The fig is an unusual fruit because once picked from the tree it will stop ripening. Unfortunately un-ripe figs have very little taste and yet for commercial transport and sale they must be picked before fully ripe to avoid rotting. So if you have only eaten store-bought figs, you can have no idea of how amazingly good a tree-ripened fig is. The solution is to grow your own and luckily fig trees are one of the easiest fruit trees to grow. They can be grown outdoors in zones 7 to 9, and in colder areas they can easily be grown in a pot. A fig tree will grow well even in poorer soil and will actually fruit better in poor soil with restricted roots. The plant has no serious pests or diseases, so it is an ideal choice for the gardener with little time for complicated plant care. It is also very drought resistant is not even usually eaten by deer.
The fig, Ficus carica, originated in the Middle-East and is believed to have been cultivated for 6,000 years, making it perhaps the oldest fruit tree in cultivation. It makes a tree around 15 feet in height and as much across if not pruned and trained. In all but the warmest areas it is best to grow your fig tree against a south-facing wall and spread the branches out against the wall to get the maximum heat possible. If you live in areas that have quite high rainfall, plant your fig in a box made of paving slabs at the foot of a wall so as to restrict the roots and keep the soil dryer. Too much water will produce leaves but not so much fruit.
Figs can potentially produce fruit twice a year and in hot, dry regions you can expect to harvest figs in summer and again in fall. In cooler areas the fall crop may not have time to ripen if your tree is not in full sun. In areas with long winters the summer harvest may be damaged by spring cold and only the fall crop will be produced. That is why they should be grown against a wall in cooler areas to give that fall crop a chance to ripen. Your figs are ready to pick when they have turned purple/brown and the small stem connecting them to the branch collapses. Pick a sun-warmed fig, bite into it and enjoy a taste made in heaven.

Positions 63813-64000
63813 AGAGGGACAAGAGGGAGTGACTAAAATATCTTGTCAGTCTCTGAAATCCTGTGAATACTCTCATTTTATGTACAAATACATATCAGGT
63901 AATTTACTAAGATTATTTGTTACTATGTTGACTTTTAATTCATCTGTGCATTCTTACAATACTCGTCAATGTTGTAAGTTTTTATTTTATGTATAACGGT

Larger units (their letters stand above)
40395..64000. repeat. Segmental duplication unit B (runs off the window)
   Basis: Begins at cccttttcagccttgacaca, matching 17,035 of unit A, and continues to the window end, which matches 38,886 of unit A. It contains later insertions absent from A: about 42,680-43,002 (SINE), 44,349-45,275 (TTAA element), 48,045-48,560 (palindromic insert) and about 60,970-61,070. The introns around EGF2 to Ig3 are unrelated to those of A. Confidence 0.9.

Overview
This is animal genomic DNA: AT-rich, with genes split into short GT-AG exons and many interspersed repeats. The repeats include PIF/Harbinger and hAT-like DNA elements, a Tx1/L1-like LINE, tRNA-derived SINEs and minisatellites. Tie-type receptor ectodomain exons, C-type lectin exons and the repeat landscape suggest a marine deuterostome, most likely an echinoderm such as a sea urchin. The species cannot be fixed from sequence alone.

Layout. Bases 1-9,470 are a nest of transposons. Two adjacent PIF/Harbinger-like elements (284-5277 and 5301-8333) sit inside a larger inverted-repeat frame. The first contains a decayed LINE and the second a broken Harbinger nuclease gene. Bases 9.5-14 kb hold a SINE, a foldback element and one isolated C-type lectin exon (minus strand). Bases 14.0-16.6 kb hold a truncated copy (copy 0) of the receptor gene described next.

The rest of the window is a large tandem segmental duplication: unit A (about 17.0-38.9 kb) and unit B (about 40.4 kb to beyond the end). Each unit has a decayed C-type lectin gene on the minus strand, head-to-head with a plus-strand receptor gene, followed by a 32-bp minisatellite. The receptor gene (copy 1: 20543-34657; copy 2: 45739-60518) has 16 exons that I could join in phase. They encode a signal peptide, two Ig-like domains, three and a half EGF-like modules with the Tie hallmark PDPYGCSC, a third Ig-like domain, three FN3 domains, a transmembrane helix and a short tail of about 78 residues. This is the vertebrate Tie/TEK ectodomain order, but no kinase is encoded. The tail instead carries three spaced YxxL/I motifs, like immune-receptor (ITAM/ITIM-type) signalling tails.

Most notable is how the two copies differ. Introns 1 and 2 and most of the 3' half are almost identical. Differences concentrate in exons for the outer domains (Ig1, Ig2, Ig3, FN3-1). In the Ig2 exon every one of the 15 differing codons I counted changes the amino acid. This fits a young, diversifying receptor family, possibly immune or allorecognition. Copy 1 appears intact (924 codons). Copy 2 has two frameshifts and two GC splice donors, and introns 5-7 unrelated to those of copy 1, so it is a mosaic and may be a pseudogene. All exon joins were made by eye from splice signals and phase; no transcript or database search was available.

The fig tree is a handsome tree with smooth gray bark and large, lobed leaves that can be 10 inches long. The tree is attractive and would be worth growing even if it did not produce those delicious fruits. Flowers are not seen, since the fruit is most unusual, being actually a kind of hollow stem with the flowers inside. Wild figs need a special minute wasp to pollinate these hidden flowers, but the Brown Turkey Fig is one of the fig varieties that will produce fruit without pollination. These are even better eating than pollinated figs, since they do not have the crunchy seeds in them.
If you live in cooler regions you can still grow the Brown Turkey Fig tree in a pot and figs are ideal plants for pots. The Brown Turkey Fig can be grown in a large pot, where it will live happily for many years, and placed in the warmest, sunniest part of your garden. If it can be placed against a warm wall that is even better and the branches can be temporarily spread out. During the growing season water the pot thoroughly once the soil has dried and use a low-nitrogen liquid fertilizer from time to time. Do not over-feed. In fall after the leaves fall and before any serious frost occurs, bring your tree into a cold place that will not fall below 100F. As the tree is now dormant it does not need any light, so a shed or garage will be fine. Just water enough to stop your plant from becoming completely dry. As soon as the weather is warmer and the danger of hard frost has passed, bring your plant back outside to its sunny spot. It will soon re-sprout and start to grow again. If you want to try growing a fig outdoors in zones 5 and 6, the Chicago Hardy Fig is especially developed for cold regions.
The Brown Turkey Fig is a special variety of fig suited for cooler regions as well as hot locations, so it must be produced from plants guaranteed to be the correct variety. Our trees are produced the correct way from stem pieces of these trees, so beware of cheaper plants that can be seedling trees that will not be the correct variety and will only be a disappointment.
To plant your Brown Turkey Fig, choose a sunny spot and add a little organic material to give your tree a good start. Dig a hole twice as wide as the pot and place your tree in the hole at the same depth it was in the pot. Return most of the soil, firm it down around the root-ball and water well. Once the soil has drained away, replace the rest of the soil. Mulch should only be used in very hot and dry areas as the soil should not be kept too damp.
Our trees are true to the original form of the Brown Turkey Fig and we constantly receive new plants so we ship to our customers the freshest plants available. However this variety is very popular and may be in short supply, so order now to avoid being disappointed.